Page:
published Saturday, February 22nd, 2014

Barnes turns tables on Erlanger; former governor now representing Hutcheson Medical Center

Hutcheson Medical Center in Fort Oglethorpe, Ga.
Hutcheson Medical Center in Fort Oglethorpe, Ga.
Photo by Doug Strickland /Chattanooga Times Free Press.
  • photo
    Attorney and former Georgia Gov. Roy Barnes is suing Erlanger hospital over its management deal with Hutcheson Medical Center.
    Photo by Associated Press /Chattanooga Times Free Press.

Hutcheson Medical Center has a high-profile attorney in its corner — former Georgia Gov. Roy E. Barnes — and the struggling Fort Oglethorpe hospital so far hasn't been sued for $20 million plus interest that Erlanger Health System says it is owed.

Erlanger filed suit Jan. 25 in federal court in Rome, Ga., for $550,000 plus interest the Chattanooga-based health system lent Hutcheson as part of a management agreement that lasted 16 months.

But Erlanger hasn't followed through with its threat to file a second suit to get back a second loan to Hutcheson of $20 million plus interest.

Instead, officials from Erlanger, Hutcheson and Walker and Catoosa counties -- the two counties that backed the Erlanger loan -- are negotiating behind closed doors again.

Barnes, who heads the Marietta, Ga.-based Barnes Law Group, blasted away at Erlanger in a Jan. 21 letter that came to light this week through an open records request.

Hutcheson doesn't owe Erlanger $22 million, the former Democratic governor told Erlanger's Atlanta-based attorney, Jack Holland. Instead, Erlanger owes Hutcheson about $90 million, Barnes wrote in the six-page letter.

But the Fort Oglethorpe hospital was willing to give Erlanger a break of $15 million.

"In an effort to compromise this matter and bring it to a conclusion, Hutcheson demands payment of the sum of $75 million," Barnes wrote. "Please forward the amount of $75 million in certified funds."

Hutcheson, which had been hemorrhaging money for years, began posting monthly profits after Erlanger executives took over its management, and county officials previously praised the turnaround.

But Barnes said the $75 million figure is a tally of what he wrote were 23 itemized failures, injuries and damages that Erlanger inflicted on Hutcheson under the management agreement.

The single largest alleged damage was $54 million that Erlanger inflicted by transferring patients from Hutcheson, he wrote.

"Erlanger managed Hutcheson as a 'transfer facility' with the only beneficiary being Erlanger," Barnes' letter states. "These breaches threatened the very survival of Hutcheson."

Erlanger CEO Kevin Spiegel has said repeatedly that Erlanger made "zero dollars" in its agreement with Hutcheson, and that North Georgia leaders never initiated a mediation process to address the problems now brought forth.

Barnes also faulted Erlanger for such failures as not issuing independent financial audits as required by state law; not conducting a community-needs assessment as required for all tax-exempt hospitals; not conducting regular maintenance and repair; failing to pay employees' withholding taxes to the IRS; and leaving Hutcheson "saddled with a debt with interest rates far higher than what was available."

Erlanger also failed, Barnes wrote, to review Hutcheson's medical records system and implement an information technology system -- forcing Hutcheson to hire a third party to perform the service.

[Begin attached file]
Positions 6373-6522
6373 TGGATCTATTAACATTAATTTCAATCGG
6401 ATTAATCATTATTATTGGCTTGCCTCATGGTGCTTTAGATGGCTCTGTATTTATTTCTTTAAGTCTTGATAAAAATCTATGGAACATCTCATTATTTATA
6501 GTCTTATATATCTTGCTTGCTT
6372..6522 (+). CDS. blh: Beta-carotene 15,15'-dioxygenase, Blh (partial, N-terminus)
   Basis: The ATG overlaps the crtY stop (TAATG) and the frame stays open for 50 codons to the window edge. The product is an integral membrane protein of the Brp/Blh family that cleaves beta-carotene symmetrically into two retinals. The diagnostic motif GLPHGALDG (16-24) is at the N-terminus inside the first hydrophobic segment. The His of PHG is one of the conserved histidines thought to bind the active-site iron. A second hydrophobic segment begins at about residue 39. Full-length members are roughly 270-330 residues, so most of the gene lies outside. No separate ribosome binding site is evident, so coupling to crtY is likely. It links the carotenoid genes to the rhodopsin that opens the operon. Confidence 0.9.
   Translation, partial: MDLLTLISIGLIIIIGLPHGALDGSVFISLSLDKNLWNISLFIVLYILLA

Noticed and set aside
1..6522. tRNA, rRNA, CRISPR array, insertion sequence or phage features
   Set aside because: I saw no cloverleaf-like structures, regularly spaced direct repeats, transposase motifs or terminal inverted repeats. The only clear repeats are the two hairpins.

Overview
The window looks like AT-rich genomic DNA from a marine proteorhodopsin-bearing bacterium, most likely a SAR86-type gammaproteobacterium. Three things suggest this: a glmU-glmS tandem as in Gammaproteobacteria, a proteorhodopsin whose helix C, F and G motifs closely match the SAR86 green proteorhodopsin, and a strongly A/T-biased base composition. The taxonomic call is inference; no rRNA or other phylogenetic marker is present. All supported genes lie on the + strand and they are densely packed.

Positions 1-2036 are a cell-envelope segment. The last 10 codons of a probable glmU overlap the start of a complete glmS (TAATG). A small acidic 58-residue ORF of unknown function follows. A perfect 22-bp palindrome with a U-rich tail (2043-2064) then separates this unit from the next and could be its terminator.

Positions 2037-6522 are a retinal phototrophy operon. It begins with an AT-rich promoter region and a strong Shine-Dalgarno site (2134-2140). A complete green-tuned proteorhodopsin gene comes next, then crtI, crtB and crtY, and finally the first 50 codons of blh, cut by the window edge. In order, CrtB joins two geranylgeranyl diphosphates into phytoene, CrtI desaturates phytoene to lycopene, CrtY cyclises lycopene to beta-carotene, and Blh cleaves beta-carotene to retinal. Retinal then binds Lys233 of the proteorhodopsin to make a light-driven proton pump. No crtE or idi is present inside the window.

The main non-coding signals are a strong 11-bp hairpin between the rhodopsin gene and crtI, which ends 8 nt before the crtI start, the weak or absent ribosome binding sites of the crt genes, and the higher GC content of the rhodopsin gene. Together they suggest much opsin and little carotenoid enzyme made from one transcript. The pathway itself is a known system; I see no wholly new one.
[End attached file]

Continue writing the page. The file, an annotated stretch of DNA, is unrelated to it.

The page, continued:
Erlanger failed to generate or sustain a positive community for Hutcheson, Barnes wrote, or implement a strategic plan. That failure caused $20 million in damage when Erlanger's market share of patients from Walker and Catoosa counties increased by 5 percent while Hutcheson's market share dropped by 5 percent.

"It became very clear that Erlanger's strategic plan for Hutcheson was totally and exclusively for the benefit of Erlanger," Barnes wrote.

For its part, Erlanger has contended that Hutcheson "acted in bad faith, [has] been stubbornly litigious" and "caused Erlanger unnecessary trouble and expense."

Spiegel also has said that Erlanger's lawsuit against Hutcheson was necessary to protect the assets it invested there.

Barnes couldn't be reached for comment Friday.

Walker County Sole Commissioner Bebe Heiskell said the former governor is regarded as the best hospital attorney in Georgia and one of the 10 best in the United States.

"He knows hospital law inside and out," Heiskell said. "He's very, very good."

Hutcheson Medical Center has more than $60 million in debt. Under Georgia law, hospital authorities and other governmental bodies such as counties and school districts cannot declare bankruptcy.

But Georgia Sen. Jeff Mullis, R-Chickamauga, introduced a bill that would exempt hospital authorities and allow them to file for bankruptcy.

Mullis, chairman of the powerful Rules Committee, said he's not pushing the bill to pass. It's meant to "send a message," he said.

"I introduced a piece of legislation to the hospital industry to send a message that we could get involved if they didn't police their own industry," Mullis said.

With interest included, Erlanger says Hutcheson owes the health system more than $22 million on the original loan of $20.5 million.

Contact staff writer Tim Omarzu at tomarzu@timesfreepress.com or 423-757-6651.

about Tim Omarzu...

Tim Omarzu covers Catoosa and Walker counties for the Times Free Press. Omarzu is a longtime journalist who has worked as a reporter and editor at daily and weekly newspapers in Michigan, Nevada and California. Stories he's covered include crime in blighted parts of metro Detroit and Reno, Nev.; environmental activists tree-sitting in California's Sierra Nevada foothills; attempts by the Michigan Militia to take over a township¹s government in northern Michigan. A native of Michigan, ...

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